04/26/2010 05:12 am ET Updated May 25, 2011

The Scores Are In

This week, the League of Conservations Voters (LCV) released the 2009 National Environmental Scorecard. For 40 years, the National Environmental Scorecard issued by LCV has been the nationally accepted yardstick used to rate members of Congress on environmental, public health and energy issues.

The 2009 National Environmental Scorecard illustrates the extent to which the Obama administration and the 111th Congress began to move our nation towards a new energy future that will reinvigorate our economy, create jobs, make America more energy independent and protect the planet from global warming pollution.

As we have often said, elections have consequences. Much of the success of the first session of the 111th Congress, including passage of comprehensive clean energy and climate legislation in the House of Representatives, is due to the results of the 2008 election. Consider that each of the six new senators endorsed by LCV in 2008 earned a perfect 100% in 2009. In sharp contrast, the six senators they replaced had an average lifetime score of 23%. In the House, the 22 LCV-endorsed members of the class of 2008 earned an average score of 90% in 2009, whereas the members they replaced had an average lifetime score of 34%.

In the most sweeping accomplishment of 2009, the House passed the landmark American Clean Energy and Security Act in June by a vote of 219-212. This vote marked the first time that comprehensive global warming and clean energy legislation passed either chamber of Congress. The House-passed bill, while not perfect, would reduce global warming pollution by 17% by 2020 and 83% by 2050 and includes complementary clean energy measures to help meet those emissions reductions.

Given the scope, magnitude and urgency of addressing the climate crisis and building a clean energy economy, we have taken the extraordinary step of double scoring the House vote on final passage of the American Clean Energy and Security Act.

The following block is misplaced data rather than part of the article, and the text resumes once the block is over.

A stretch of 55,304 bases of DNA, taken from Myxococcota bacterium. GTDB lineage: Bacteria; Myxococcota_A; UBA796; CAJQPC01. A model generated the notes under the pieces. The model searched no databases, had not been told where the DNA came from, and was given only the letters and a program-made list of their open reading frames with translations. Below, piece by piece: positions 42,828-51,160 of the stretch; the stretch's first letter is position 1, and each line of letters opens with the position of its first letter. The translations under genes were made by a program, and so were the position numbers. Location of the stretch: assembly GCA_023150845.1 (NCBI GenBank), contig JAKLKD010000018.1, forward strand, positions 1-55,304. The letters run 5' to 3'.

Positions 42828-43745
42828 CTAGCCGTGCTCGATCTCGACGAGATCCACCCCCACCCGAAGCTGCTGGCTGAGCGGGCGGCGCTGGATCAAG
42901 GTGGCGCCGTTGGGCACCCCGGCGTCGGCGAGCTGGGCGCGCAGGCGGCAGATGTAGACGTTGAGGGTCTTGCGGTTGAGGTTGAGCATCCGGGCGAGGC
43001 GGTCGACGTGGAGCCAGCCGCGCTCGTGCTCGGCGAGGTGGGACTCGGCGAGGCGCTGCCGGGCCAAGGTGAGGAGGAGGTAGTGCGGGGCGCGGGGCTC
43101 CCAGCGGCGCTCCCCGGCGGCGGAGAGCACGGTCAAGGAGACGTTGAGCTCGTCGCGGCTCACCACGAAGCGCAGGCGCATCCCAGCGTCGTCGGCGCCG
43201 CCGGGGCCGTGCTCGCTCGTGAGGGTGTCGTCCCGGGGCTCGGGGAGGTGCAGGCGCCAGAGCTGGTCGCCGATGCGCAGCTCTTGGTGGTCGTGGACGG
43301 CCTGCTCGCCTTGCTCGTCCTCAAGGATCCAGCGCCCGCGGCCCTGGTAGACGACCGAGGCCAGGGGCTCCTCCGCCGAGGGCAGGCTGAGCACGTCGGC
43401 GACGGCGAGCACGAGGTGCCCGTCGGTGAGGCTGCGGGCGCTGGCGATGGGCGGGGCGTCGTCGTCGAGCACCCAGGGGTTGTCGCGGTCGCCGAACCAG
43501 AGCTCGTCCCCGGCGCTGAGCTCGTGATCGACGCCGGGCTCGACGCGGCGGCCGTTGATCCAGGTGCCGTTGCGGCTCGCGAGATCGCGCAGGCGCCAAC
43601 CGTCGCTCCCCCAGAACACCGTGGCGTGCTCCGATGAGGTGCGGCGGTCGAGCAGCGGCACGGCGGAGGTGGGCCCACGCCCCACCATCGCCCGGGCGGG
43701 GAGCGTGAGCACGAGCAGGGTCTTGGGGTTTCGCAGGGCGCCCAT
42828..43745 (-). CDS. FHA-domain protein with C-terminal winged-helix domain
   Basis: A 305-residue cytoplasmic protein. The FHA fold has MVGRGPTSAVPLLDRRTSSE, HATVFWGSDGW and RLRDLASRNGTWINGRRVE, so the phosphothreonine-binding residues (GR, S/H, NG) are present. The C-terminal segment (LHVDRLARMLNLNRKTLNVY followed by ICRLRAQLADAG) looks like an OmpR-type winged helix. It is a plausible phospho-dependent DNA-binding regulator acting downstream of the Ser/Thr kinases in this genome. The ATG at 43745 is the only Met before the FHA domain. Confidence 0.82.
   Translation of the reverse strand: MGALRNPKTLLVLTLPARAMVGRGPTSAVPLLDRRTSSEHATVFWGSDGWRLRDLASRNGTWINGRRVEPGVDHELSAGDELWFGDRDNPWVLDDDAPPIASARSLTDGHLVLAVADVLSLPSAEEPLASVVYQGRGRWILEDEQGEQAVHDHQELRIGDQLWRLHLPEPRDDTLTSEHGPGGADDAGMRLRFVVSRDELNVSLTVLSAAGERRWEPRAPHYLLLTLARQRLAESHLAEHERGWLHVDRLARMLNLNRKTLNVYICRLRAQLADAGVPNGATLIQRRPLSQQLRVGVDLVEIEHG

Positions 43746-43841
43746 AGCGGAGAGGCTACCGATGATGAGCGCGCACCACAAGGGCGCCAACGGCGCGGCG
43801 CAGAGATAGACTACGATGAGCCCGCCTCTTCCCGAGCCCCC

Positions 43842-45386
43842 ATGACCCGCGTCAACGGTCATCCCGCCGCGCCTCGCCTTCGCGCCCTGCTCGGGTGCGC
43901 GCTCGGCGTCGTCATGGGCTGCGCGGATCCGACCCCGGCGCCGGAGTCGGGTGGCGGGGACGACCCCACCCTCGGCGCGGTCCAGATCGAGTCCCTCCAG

We would have strongly preferred to have had the opportunity to score both the House bill and a final conference report, but unfortunately the full Senate has yet to vote on comprehensive clean energy and climate legislation. Fortunately, in the fall of 2009, the Senate Environment & Public Works Committee passed a comprehensive bill, and Senators John Kerry (D-MA), Lindsey Graham (R-SC), and Joe Lieberman (I-CT) undertook a tripartisan effort to pass a bill in 2010.

Additionally, the 11 Senate and 13 House votes included in the 2009 Scorecard reflect progress on a range of energy, environmental, wildlife conservation and public health issues.

The single biggest step that Congress can take in 2010 is to finish the excellent work started in the House by swiftly passing a comprehensive clean energy and climate bill. Public opinion surveys clearly show that voters want Congress to help move us towards a clean energy future and even the Black Eyed Peas agree. This week, the multi-platinum group, along with LCV, Green For All and Rethink, announced a new partnership to promote sustainability, clean energy jobs and a climate bill in Congress during their U.S. tour., member of six-time Grammy Award winning The Black Eyed Peas said,

"From creating new sustainable products out recycled bottles to capping harmful global warming pollution, the actions and policies that protect the planet for future generations are the same as those that create new jobs and economic opportunities."

We applaud those members of the 111th Congress who fought for legislation in 2009 that will revive our economy, improve our national security, and protect the planet for future generations. However, also apparent in the 2009 Scorecard is the fact that there is far more work to be done. The good news is that the policies needed to build a clean energy economy that puts Americans back to work will at the same time reduce our dependence on foreign oil and curb harmful global warming pollution.

As the second session of the 111th Congress gets underway, LCV's top priority is to work with Congress to do just that.

The full 2009 National Environmental Scorecard can be found at